[7] Alexis Thomson, _Edin. Med. Journ._, 1906.

[Illustration: FIG. 120.--Segment of Tibia resected for Brodie's Abscess. The specimen shows two separate abscesses in the centre of the shaft, the lower one quiescent, the upper one active and increasing in size.]

The size of the abscess ranges from that of a cherry to that of a walnut, but specimens in museums show that, if left to Nature, the abscess may attain much greater dimensions.

The affected bone is not only thicker and heavier than normal, but may also be curved or otherwise deformed as a result of the original attack of osteomyelitis.

The _clinical features_ are almost exclusively local. Pain, due to tension within the abscess, is the dominant symptom. At first it is vague and difficult to localise, later it is referred to the interior of the bone, and is described as "boring." It is aggravated by use of the limb, and there are often, especially during the night, exacerbations in which the pain becomes excruciating. In the early stages there are periods of days or weeks during which the symptoms abate, but as the abscess increases these become shorter, until the patient is hardly ever free from pain. Localised tenderness can almost always be elicited by percussion, or by compressing the bone between the fingers and thumb. The pain induced by the traction of muscles attached to the bone, or by the weight of the body, may interfere with the function of the limb, and in the lower extremity cause a limp in walking. The limb may be disabled from _involvement of the adjacent joint_, in which there may be an intermittent hydrops which comes and goes coincidently with exacerbations of pain; or the abscess may perforate the joint and set up an acute arthritis.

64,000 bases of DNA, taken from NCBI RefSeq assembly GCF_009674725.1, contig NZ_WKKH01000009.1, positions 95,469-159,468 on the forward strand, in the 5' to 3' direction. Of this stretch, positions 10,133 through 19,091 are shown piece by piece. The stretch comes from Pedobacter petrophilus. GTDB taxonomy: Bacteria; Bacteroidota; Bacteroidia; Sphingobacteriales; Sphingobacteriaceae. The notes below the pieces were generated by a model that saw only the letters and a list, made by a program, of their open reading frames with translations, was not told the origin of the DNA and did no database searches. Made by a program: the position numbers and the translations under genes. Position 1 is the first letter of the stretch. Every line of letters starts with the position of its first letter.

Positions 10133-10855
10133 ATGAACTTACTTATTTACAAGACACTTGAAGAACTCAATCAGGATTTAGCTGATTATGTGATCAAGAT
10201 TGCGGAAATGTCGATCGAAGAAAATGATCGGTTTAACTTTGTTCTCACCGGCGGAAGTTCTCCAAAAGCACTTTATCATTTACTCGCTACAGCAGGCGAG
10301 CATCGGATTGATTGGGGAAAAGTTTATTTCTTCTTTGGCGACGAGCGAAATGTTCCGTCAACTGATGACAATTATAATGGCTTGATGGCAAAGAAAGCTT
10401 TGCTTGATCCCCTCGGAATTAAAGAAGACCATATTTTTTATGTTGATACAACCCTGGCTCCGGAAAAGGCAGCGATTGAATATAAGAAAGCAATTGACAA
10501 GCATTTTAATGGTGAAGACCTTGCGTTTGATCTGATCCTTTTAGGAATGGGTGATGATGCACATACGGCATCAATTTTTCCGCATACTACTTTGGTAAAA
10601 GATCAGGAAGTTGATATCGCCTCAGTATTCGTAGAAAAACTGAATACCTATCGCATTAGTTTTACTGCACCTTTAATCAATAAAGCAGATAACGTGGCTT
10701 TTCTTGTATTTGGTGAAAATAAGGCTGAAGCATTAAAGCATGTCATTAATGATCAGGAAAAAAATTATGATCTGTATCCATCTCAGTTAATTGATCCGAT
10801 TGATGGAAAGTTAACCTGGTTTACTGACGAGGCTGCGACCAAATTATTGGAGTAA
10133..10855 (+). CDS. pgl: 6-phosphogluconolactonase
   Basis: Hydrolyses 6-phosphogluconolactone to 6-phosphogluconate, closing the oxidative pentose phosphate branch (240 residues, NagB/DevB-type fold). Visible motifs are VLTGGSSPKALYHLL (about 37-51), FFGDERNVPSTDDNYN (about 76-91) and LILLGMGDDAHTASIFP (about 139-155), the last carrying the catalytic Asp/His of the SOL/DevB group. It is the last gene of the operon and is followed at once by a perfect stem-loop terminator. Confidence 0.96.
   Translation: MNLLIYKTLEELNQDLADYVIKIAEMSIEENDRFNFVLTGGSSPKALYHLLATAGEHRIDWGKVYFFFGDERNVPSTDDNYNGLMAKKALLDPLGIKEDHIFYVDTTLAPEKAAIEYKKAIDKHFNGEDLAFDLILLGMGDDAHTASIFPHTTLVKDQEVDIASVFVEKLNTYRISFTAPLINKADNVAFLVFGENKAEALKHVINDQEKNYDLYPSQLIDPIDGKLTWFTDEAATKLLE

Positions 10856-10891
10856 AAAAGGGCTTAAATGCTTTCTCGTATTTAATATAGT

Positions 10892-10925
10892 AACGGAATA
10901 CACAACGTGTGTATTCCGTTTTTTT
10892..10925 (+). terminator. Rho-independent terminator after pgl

The _diagnosis_ of Brodie's abscess from other affections met with at the ends of long bones, and particularly from tuberculosis, syphilis, and new growths, is made by a consideration of the previous history, especially with reference to an antecedent attack of osteomyelitis. When the adjacent joint is implicated, the surgeon may be misled by the patient referring all the symptoms to the joint.